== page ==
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Supporting organisations to bridge the gap between strategy and action at moments of change, making sense and shaping conversations with Big Pictures.

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Filtering by Category: Leadership

Why do some leaders struggle with the idea of self-organisation?

julian burton

 

I was at an ODNE conversation this Monday and one subject that came up was about what self-organising meant. We reflected that it can be hard to get a grip on what this word means, let alone work out how to advise leaders how they can create its enabling conditions. I have an insatiable curiosity, so consulted the oracle; Wikipedia!

Self-organisation is a process where some form of overall order or coordination arises out of the local interactions between smaller component parts of an initially disordered system. The process of self-organisation can be spontaneous, and it is not necessarily controlled by any auxiliary agent outside of the system.

And the dictionary; the spontaneous appearance of orderly structure and coherent pattern.

So to apply these definitions to the conversation itself that we had that day, self-organisation meant that the relationships and conversations in that very room were organise themselves without any one person being in control, within reason. Within the simplest of liberating structures, the group decides what to do, when to do it and how, without any external direction. No one person dominates the group by closing down others' honest opinions. I don't think we had any conflict that day, but if there were any, I would hope that we would have courageously surfaced it as a source of diversity and not avoided it. And that is the really hard stuff.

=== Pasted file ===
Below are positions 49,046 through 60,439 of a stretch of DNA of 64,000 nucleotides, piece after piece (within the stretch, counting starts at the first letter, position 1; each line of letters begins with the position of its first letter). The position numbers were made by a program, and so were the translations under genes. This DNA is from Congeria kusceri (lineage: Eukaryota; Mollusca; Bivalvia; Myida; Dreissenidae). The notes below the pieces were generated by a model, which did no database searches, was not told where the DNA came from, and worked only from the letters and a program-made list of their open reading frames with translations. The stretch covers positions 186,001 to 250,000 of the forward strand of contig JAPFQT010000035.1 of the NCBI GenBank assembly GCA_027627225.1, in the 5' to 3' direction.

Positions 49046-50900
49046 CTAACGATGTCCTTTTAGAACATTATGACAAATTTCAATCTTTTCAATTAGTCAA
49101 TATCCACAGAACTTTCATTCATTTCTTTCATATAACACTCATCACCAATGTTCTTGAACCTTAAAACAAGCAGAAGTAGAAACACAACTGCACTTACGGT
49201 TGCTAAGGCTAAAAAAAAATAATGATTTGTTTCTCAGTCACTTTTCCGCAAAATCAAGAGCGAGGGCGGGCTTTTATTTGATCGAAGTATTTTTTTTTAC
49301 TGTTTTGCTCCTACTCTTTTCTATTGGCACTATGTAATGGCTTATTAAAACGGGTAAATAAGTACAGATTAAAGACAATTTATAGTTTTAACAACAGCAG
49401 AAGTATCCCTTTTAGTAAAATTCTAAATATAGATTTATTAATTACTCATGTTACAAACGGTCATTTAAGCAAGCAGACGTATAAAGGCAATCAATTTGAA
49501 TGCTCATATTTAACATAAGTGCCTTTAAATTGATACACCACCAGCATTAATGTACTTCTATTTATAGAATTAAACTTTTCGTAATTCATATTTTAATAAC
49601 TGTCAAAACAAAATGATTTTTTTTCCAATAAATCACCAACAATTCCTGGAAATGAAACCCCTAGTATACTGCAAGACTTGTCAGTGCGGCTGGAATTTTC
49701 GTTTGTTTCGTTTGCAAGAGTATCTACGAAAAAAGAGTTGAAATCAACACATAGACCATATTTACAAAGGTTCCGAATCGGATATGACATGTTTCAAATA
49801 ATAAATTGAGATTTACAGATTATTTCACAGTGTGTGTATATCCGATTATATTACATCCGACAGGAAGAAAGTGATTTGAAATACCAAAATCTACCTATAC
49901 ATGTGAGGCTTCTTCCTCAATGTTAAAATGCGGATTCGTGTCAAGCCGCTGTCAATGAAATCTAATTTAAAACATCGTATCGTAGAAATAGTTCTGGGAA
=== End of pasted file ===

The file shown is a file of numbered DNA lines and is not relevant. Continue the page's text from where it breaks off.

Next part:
Together, without planning, we enabled the sort of spontaneous and improvised conversation in which new, shared meaning was being created and relationships nurtured; i.e. organised coherently. I suggest that the new order, or gestalt that we created felt energising and motivating. We had co-created new, more coherent and satisfying patterns of experience, relationship and knowledge, all in the space of 3 hours! 

So the learning for me is that, when I struggle to understand a highly abstract term such as self-organisation, I need to drop down into my felt experience and sense what are the qualities of conversation I'm living in. If I feel more alive and connected and inspired in that moment, its probably because others are feeling the same. And in the midst of our self-organising, we are typically not aware that we are, our attention being on the content of the conversation.

If you were at the same meeting as me, what did you experience? How does my description land with you? How could we learn together more about self-organisation in the next meeting?

BTW, this painting was first shown at the Art of Complexity exhibition at the LSE in 2003! Thanks Eve for hosting it x

Who are you really doing it for?

paul stroud

 

Employee engagement initiatives can often be motivated by a desire to increase performance. The hope is that staff will reciprocate the care shown to them and want to commit to going the extra mile. 

However, a desire for increased discretionary effort to improve performance can seem self-serving to staff and undermine any genuine care for their wellbeing. This can result in cynicism and distrust, the expectation of more discretionary effort becoming a contradiction in terms. If a gesture of care and commitment from the leadership is perceived by staff as fake, the impact on trust and goodwill may be quite counterproductive, increasing the likelihood of disengagement that could lead to a lowering of performance. 

So, before starting an engagement or change activity, ask yourself: who are you really doing it for?

Could you drop your armour?

Elinor Rebeiro

A common theme we have been noticing recently is a want or a need to shift to a different style of leadership. This new way is dialogical, open and all about collaboration. It is a huge shift and with it comes the challenge of what it really means to transition to this new way of being. The implication is that it means taking a risk, and going into the unknown.

In this shift how easy is it to throw off your protective armour and be ok with being truly vulnerable?

What would it take for you to be able to do it?